Figure 1. Takotsubo stress cardiomyopathy during treatment with nivolumab and ipilimumab. Chest X-ray showing possible pneumonia and bilateral pleural effusions (A). Electrocardiogram with nonspecific T-wave abnormalities (B). On transthoracic echocardiogram, new anteroapical and lateral wall motion abnormalities can be seen (ventricular systolic strain 4 chamber view, C1). Myocardial strain imaging revealed a global longitudinal peak strain of -15.9% (C2). Coronary angiography revealed normal coronary arteries (D1-D2) and ventriculography was suggestive of apical Takotsubo stress cardiomyopathy (D3-D4).

Figure 2. Acute coronary syndrome during treatment with nivolumab and azacitidine. Chest X-ray revealed bilateral lower lobe linear atelectasis and bi-basilar pneumonia (A). Electrocardiogram showed minor ST depressions in the anterior and lateral leads (B). Normal transthoracic echocardiogram before chemotherapy (C1-C2). Coronary angiography showed triple vessel disease (D1-D3), with chronic total occlusion of the proximal right coronary artery (D1, arrow), and 70-80% stenoses of the left anterior descending and left circumflex arteries (D2).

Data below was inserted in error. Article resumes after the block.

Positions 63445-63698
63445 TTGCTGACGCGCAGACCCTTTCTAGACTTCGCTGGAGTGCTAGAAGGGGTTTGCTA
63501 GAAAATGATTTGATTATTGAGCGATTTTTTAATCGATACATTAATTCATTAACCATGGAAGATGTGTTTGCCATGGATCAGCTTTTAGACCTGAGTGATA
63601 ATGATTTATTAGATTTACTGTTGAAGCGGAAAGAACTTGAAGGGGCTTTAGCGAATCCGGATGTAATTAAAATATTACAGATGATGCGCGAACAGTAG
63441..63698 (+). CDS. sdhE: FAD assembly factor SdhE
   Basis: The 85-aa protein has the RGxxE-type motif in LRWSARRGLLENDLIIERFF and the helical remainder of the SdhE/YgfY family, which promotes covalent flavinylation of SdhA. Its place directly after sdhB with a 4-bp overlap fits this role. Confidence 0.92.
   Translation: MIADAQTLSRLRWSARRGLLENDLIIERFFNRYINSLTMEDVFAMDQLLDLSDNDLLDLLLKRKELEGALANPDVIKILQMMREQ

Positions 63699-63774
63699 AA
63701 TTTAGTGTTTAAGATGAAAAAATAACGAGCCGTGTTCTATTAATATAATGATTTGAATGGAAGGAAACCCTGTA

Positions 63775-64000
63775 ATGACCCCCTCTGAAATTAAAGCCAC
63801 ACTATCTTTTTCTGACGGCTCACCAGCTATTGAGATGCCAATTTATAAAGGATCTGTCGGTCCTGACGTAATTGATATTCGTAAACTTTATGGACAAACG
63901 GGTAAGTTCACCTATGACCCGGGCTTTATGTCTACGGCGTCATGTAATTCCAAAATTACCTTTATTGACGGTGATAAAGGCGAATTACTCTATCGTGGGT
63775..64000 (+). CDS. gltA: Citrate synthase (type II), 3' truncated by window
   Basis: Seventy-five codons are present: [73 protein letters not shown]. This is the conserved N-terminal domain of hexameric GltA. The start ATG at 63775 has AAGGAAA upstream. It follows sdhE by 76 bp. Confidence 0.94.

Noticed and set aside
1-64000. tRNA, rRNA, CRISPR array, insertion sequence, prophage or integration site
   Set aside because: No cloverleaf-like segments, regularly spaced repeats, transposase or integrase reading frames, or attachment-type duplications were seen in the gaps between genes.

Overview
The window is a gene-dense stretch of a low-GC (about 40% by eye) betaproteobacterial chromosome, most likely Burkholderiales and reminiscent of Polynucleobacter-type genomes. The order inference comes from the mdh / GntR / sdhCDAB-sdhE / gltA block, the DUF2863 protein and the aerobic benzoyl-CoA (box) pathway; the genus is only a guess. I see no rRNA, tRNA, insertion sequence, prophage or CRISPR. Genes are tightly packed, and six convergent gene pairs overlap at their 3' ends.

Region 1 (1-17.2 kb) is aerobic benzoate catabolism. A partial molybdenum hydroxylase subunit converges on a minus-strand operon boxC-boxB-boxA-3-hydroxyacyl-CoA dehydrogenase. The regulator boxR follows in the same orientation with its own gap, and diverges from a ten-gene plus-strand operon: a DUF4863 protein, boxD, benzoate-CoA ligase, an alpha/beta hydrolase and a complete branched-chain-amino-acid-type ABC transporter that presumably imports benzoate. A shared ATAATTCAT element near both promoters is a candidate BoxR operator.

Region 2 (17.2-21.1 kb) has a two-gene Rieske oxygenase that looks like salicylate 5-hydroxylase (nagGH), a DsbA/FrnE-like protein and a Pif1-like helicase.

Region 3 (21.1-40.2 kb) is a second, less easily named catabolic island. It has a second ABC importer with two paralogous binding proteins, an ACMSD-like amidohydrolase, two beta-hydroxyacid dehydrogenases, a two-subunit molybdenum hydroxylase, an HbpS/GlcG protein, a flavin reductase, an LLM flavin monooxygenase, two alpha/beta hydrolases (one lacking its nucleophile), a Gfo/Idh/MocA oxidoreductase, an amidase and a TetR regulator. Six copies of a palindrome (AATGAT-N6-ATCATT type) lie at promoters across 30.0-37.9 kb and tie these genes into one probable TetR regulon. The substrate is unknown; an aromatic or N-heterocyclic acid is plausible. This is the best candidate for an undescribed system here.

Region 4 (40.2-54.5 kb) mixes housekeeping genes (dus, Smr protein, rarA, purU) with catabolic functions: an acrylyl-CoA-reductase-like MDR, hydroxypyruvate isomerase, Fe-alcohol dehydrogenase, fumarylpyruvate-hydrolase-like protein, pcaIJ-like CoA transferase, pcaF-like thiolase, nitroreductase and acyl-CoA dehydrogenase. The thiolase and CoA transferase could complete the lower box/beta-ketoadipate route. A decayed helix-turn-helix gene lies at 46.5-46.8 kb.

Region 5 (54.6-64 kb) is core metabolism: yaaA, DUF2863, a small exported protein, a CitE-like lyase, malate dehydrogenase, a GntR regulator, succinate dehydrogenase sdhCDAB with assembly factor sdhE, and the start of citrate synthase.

DISCUSSION
Immune-related adverse events have been described with various frequencies during treatment with ICIs, from 64-80% with ipilimumab, to 79% with pembro-lizumab4. The highest occurrence was reported when multiple agents were used, 96% with combination ipili-mumab plus nivolumab6. The true incidence of cardiac toxicity with ICIs is thought to be underreported due to the lack of routine cardiac assessment in most clini-cal trials and variable timeframe for the appearance of cardiotoxicity5. Several animal models have highlighted plausible mechanisms for the cardiotoxicity of ICIs. The inhibition of CTLA-4 and PD-1 can lead to dilated cardiomyopathy and autoimmune myocarditis, induce autoantibodies against cardiac troponin and myosin, or potentiate T cells targeting antigens shared by both the heart and the tumor7. It is unclear whether these mechanisms can be extrapolated to humans.